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Clapton Concert Details: Green Arena 15 November 2003

Published // 15.Nov.03

Eric Clapton and His Band kicked off their 2003 Japan Tour on 15 November at the Green Arena in Hiroshima. Where's Eric! will be posting set lists (and fan reviews when available) for all concerts on the tour. The wraps in just about a month's time on 13 December in Tokyo.

The complete set list from opening night was:

01. Nobody Knows You When You're Down And Out
02. When You Got A Good Friend
03. Crossroads
04. I Shot The Sheriff
05. Bell Bottom Blues
06. Reconsider Baby
07. Can't Find My Way Home
08. White Room
09. I Want A Little Girl
10. Got My Mojo Working
11. Hoochie Coochie Man
12. Change The World
13. Before You Accuse Me
14. Kind Hearted Woman
15. Badge
16. Holy Mother
17. My Father's Eyes
18. River Of Tears
19. Lay Down Sally
20. Wonderful Tonight
21. Cocaine
22. Five Long Years
23. Knockin' On Heaven's Door
24. Layla
25. Sunshine Of Your Love (encore)
26. Somewhere Over The Rainbow (encore)

Band Line Up:
Eric Clapton - Vocals, Guitar
Nathan East - Bass
Steve Gadd - Drums
Andy Fairweather Low - Guitar
Chris Stainton - Keyboards

Concert Review by Jii Aoi

So the Clapton's Autumn is back in Japan, after two year's absence as usual, as if the widespread talk of his retirement from the road had not happened at all. His sixteenth since 1974, it came to Hiroshima first this time, Eric's fourth visit to the city since 1979-presumably an alternative choice of Fukuoka which would host the EC show usually if the local promoter hadn't gone out of business.

The lights turned down, then came Eric on stage on his own, in front of an audience of 8,000 which packed the house, started strumming the black-ish accoustic guitar-later I heard this was a custom-made model designed by Hiroshi Fujiwara, the Japanese DJ who is a friend of Eric-and singing "Nobody Knows You When You Are Down And Out". Unlike the Reptile Tour, he was standing while performing, and never did he sit down during the rest of the show except for the final song, "Somewhere Over The Rainbow". Who says he has grown old?

It was also the moment I felt as if this was happenning only after a few days' rest since the Yokohama show, the final performance of the Reptile World Tour, the two years that lied between then and now vanishing into the air. For me, Eric's Japanese tour was always something special, but now I feel it's just there, something I could reach out for whenver I want, for Japan has become his "second home" as he stated in his own note for the programme.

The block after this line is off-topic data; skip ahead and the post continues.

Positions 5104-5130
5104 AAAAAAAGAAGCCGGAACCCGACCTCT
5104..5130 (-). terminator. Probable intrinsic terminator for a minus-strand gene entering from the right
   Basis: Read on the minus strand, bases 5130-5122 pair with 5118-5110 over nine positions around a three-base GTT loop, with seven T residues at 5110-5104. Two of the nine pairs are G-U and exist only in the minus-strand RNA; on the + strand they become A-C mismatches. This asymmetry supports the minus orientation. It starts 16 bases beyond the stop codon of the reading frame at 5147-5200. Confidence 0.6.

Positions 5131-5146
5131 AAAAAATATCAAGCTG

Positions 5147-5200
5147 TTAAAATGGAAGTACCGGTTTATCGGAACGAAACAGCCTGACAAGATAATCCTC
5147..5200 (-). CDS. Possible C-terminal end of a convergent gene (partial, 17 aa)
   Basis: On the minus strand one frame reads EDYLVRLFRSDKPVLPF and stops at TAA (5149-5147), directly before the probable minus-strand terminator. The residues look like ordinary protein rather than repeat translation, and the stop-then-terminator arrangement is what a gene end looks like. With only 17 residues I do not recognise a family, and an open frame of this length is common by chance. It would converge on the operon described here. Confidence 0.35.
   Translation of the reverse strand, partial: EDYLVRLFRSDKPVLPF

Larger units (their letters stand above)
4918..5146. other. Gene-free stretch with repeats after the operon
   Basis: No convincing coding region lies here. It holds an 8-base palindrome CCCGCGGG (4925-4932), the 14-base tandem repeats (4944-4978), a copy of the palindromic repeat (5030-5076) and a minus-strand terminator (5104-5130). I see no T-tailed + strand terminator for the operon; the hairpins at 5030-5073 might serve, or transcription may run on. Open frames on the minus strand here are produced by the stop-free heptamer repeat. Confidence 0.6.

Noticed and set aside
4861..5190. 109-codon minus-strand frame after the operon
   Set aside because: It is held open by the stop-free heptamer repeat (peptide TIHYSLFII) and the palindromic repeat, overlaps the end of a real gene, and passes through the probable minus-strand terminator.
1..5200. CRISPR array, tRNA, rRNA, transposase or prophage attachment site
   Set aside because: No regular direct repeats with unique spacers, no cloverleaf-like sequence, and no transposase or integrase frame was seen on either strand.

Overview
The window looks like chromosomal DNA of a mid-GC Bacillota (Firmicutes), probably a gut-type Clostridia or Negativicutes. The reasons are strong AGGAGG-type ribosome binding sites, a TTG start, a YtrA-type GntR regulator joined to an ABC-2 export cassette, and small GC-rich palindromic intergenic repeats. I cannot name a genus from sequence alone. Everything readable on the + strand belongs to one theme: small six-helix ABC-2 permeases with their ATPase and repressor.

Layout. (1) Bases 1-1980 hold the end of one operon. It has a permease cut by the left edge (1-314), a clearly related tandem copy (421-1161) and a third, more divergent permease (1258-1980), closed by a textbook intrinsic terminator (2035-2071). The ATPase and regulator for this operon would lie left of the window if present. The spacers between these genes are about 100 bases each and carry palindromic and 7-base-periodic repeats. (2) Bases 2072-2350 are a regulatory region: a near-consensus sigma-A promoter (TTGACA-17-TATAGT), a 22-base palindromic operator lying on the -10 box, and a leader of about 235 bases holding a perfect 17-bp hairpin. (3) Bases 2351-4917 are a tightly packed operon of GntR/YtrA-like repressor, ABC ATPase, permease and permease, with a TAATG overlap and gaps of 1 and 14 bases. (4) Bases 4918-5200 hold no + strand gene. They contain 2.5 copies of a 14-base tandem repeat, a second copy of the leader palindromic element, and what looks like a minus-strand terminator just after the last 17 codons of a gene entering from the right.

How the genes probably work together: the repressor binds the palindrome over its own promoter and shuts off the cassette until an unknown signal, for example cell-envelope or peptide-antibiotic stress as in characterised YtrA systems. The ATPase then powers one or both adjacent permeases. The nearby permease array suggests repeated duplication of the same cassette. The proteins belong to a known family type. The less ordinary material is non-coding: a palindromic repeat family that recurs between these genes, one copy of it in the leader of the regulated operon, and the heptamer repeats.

Next song was "When You Got A Good Friend", yet another rendition of Robert Johnson, Eric's spiritual guru. After a couple of verses finished, other guys appeared and joined Eric who exchanged the accoustic guitar for the multicoloured Strat while the performance was going on-"A Good Friend" segued into "Crossroads", first the boogie/shuffle beat accompanying the singing part, then came that unmistakable chainsaw riff played in double time, even faster than the definitive Winterland '68 performance, repeated alternately-a stunning "convulsive" version, definately one of the highlights of the show.

Well, I could go on and on and on...

Twenty-six songs were played in two hours and twenty minuites. The band played a couple of blues covers not often played, "Got My Mojo Working" and "Kindhearted Woman Blues", besides some familier ones, like "Reconsider Baby", "Before You Accuse Me", "Hoochie Coochie Man", "Five Long Years" etc. Rather than rare songs in true sense (i.e., the unplugged "Bell Bottom Blues" first introduced in the 1999 Japanese Pilgrim show, for instance), what we were treated to are ex-workhorses that used to be regular features of EC shows ten or twenty years before but hadn't been played for quite a while in Japan-"I Shot The Sheriff" (first time in six years), "Can't Find My Way Home" (thirteen years) , " White Room" (ten years except for a sole performance in 1997), "Lay Down Sally" (fifteen years) and "Knockin' On Heaven's Door" (twenty-four years). Certainly it was refreshing to hear these songs after all those years, but I'm afraid the novelty will wear off shortly as more shows follow, predictably. Surprisingly enough, no new songs were played-maybe understandably enough, because the sound guy I talked to afterwards suggested the bootleg problem over here. This has coloured the tour with more of a back catalogue show, a mixed bag, "something for everyone" according to the sound guy, than a pre-new album one. Ah yes, "Wonderful Tonight" and "Change The World" were there, as usual-but "Tears In Heaven" was dropped for whatever reason.

Musically, it seems to be "perform shorter and crisp, play more songs". Gone are teasing introductions and prolonged endings. The songs were played fast paced one after another. Dispite the length of the show, it even gave a hurried impression as a whole. Performancewise, it was real good I have to say, if emotionally a little bit thin-despite the first night, one would be convinced this was a tenth show. I don't think it gave any EC connoisseurs the rather negative feel that the opening night of the RAH 2001 may have done.